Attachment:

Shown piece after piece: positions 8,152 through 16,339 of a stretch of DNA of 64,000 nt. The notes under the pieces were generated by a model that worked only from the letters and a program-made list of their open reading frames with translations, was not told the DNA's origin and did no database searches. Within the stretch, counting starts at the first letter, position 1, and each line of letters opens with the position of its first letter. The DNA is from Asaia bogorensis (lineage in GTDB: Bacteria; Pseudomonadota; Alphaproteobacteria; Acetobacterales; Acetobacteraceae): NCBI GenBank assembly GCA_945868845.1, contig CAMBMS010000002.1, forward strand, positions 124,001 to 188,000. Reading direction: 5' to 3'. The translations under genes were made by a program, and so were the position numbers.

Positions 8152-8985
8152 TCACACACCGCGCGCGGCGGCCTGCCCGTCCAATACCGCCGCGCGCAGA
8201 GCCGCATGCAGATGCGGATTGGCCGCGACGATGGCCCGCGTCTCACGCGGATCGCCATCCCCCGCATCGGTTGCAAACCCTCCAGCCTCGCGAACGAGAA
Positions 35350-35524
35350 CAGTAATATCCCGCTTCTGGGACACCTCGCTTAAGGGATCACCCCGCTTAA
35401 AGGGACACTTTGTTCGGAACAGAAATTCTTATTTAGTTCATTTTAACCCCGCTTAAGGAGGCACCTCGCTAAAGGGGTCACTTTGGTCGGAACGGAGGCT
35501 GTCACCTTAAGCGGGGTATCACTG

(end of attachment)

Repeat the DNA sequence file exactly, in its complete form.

Shown piece after piece: positions 8,152 through 16,339 of a stretch of DNA of 64,000 nt. The notes under the pieces were generated by a model that worked only from the letters and a program-made list of their open reading frames with translations, was not told the DNA's origin and did no database searches. Within the stretch, counting starts at the first letter, position 1, and each line of letters opens with the position of its first letter. The DNA is from Asaia bogorensis (lineage in GTDB: Bacteria; Pseudomonadota; Alphaproteobacteria; Acetobacterales; Acetobacteraceae): NCBI GenBank assembly GCA_945868845.1, contig CAMBMS010000002.1, forward strand, positions 124,001 to 188,000. Reading direction: 5' to 3'. The translations under genes were made by a program, and so were the position numbers.

Positions 8152-8985
8152 TCACACACCGCGCGCGGCGGCCTGCCCGTCCAATACCGCCGCGCGCAGA
8201 GCCGCATGCAGATGCGGATTGGCCGCGACGATGGCCCGCGTCTCACGCGGATCGCCATCCCCCGCATCGGTTGCAAACCCTCCAGCCTCGCGAACGAGAA
Positions 35350-35524
35350 CAGTAATATCCCGCTTCTGGGACACCTCGCTTAAGGGATCACCCCGCTTAA
35401 AGGGACACTTTGTTCGGAACAGAAATTCTTATTTAGTTCATTTTAACCCCGCTTAAGGAGGCACCTCGCTAAAGGGGTCACTTTGGTCGGAACGGAGGCT
35501 GTCACCTTAAGCGGGGTATCACTG